UConn Men to Play on Aircraft Carrier

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The big news in UConn basketball is that Andre Drummond will be suiting up for the Huskies this season, even though he didn't commit to UConn until last month. (Never mind that the Huskies didn't have a scholarship readily available for Drummond either; that's a story for another time.)

So while UConn will spend 2011-12 defending their national title, they're already making plans for the 2012-2013 season, too. Details via the Associated Press:

SAN DIEGO (AP) - Three-time national champion Connecticut has signed a deal with the Morale Entertainment Foundation to play in the second edition of the Carrier Classic basketball game in 2012 aboard an aircraft carrier on San Diego Bay.

Coach Jim Calhoun and UConn President Susan Herbst say it's an honor to be picked for the game. Mike Whalen, director of the Morale Entertainment Foundation, says UConn's opponent could be Kansas, Texas, Florida, Arizona or Illinois.

The inaugural Carrier Classic will be played on Nov. 11 - Veterans Day - between North Carolina and Michigan State on the flight deck of the USS Carl Vinson at North Island Naval Air Station, across the bay from downtown San Diego. It will be the first NCAA hoops game on an active flat top.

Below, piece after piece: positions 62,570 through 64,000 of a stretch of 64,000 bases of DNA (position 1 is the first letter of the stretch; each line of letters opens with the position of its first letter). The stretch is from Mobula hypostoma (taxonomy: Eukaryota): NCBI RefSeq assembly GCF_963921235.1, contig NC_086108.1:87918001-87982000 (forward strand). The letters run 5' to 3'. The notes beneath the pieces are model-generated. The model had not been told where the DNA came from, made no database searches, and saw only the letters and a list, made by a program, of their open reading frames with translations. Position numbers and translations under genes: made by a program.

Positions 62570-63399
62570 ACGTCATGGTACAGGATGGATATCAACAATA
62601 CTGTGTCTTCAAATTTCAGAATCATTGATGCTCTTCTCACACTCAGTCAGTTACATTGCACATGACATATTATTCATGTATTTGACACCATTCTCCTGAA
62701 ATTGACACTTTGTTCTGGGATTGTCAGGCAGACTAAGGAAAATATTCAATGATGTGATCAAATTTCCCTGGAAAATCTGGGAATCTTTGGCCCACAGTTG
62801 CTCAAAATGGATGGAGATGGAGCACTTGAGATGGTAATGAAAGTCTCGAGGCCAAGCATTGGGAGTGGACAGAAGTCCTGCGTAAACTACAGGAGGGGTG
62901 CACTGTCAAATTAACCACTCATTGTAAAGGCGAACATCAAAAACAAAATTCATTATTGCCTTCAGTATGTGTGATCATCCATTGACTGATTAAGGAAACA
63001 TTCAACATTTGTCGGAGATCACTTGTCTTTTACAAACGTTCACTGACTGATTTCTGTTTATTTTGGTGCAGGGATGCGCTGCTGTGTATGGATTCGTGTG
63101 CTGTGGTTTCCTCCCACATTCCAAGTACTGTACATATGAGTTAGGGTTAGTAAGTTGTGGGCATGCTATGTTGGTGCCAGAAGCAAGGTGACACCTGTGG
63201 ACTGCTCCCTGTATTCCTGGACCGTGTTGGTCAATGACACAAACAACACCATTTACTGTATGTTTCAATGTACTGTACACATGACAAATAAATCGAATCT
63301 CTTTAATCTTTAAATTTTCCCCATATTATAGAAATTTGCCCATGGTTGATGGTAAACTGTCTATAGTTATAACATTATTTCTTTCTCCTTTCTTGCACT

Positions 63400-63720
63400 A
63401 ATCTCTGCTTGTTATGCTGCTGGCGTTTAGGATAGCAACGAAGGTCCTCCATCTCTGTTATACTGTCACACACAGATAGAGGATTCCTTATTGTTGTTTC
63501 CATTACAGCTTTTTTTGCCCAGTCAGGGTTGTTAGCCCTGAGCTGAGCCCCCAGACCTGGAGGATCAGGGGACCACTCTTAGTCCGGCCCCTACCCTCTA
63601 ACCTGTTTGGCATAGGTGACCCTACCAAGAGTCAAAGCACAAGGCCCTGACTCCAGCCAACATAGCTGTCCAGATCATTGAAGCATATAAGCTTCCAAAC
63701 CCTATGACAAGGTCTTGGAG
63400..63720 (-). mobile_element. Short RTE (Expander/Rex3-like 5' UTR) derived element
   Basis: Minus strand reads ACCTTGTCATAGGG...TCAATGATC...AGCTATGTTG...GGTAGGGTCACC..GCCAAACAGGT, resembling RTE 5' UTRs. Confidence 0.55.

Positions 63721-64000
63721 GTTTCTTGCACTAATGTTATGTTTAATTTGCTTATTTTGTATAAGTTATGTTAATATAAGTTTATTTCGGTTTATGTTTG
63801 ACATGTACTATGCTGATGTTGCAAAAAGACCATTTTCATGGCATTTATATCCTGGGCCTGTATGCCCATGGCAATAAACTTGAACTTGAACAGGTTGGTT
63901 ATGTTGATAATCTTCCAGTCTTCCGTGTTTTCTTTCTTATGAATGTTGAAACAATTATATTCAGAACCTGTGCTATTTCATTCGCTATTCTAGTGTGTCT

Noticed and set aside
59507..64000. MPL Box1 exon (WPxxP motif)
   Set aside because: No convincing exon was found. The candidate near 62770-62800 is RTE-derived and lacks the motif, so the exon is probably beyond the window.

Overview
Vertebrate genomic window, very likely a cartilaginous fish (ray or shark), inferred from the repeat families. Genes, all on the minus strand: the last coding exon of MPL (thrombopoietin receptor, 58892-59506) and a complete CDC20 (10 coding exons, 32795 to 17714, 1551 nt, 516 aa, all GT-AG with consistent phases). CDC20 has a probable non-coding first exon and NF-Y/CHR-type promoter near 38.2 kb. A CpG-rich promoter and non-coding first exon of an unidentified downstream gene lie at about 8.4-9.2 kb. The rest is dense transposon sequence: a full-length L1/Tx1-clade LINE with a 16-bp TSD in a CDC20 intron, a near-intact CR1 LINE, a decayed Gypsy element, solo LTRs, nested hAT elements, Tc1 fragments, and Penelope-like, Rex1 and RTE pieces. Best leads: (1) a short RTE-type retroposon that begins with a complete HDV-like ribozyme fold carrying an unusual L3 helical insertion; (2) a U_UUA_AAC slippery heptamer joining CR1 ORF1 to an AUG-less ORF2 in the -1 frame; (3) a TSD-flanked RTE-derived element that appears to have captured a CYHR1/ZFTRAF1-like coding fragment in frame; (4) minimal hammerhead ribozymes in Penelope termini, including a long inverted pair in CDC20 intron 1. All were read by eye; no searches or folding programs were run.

"I think it's an incredible honor," coach Jim Calhoun said. "I think it's an event that hopefully will give our kids a better understanding of just how important our country is. … I can't imagine a better learning experience than seeing those guys, on that ship, who are protecting our country."

This will be the second Carrier Classic; the first is taking place on November 11, 2011, when the North Carolina Tar Heels face Michigan State on the USS Carl Vinson off San Diego Bay.

"To me, it sounded like the coolest thing, to be able to celebrate our veterans on the aircraft carrier," UConn President Susan Herbst said. "It sounded so unique and amazing that we just couldn't pass it up."

We couldn't agree more. It'll get plenty of national attention and, as Calhoun notes, any opportunity to "give our kids a better understanding of just how important our country is" is worth seizing.

Calhoun's comments also raise another issue: while he didn't come out and say it, we wonder if it's safe to assume that he plans on coaching after this season, too. We'd long been convinced that he wasn't retiring this offseason and Drummond's arrival sealed the deal. But there's reason to believe Drummond, Jeremy Lamb and even Alex Oriakhi could leave for the NBA next spring, too.

Maybe that would affect Calhoun's decision ... then again, we can't imagine the man ever retiring. He may talk about it from time to time but we'll believe it when we see it.

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